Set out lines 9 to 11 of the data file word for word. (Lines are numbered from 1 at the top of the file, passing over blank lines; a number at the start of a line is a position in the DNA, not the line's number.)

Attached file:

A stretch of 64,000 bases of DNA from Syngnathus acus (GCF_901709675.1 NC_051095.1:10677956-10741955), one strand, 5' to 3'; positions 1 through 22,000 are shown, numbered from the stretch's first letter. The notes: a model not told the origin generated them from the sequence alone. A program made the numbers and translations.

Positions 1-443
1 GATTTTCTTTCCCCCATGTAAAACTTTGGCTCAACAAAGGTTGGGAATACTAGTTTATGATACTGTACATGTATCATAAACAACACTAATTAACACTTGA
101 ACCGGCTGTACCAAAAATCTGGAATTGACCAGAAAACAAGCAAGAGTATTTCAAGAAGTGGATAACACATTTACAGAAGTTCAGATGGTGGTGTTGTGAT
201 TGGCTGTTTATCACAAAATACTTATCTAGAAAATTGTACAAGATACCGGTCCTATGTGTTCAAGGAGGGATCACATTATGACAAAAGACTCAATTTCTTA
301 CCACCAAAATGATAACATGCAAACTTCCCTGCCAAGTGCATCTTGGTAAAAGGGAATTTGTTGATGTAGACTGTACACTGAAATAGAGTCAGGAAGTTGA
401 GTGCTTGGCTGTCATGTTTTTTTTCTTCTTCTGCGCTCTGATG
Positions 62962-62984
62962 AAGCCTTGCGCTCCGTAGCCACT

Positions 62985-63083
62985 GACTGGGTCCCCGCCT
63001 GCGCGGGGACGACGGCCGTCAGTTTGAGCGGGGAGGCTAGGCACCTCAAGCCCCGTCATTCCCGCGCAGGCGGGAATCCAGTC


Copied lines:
62962 AAGCCTTGCGCTCCGTAGCCACT

Positions 62985-63083
62985 GACTGGGTCCCCGCCT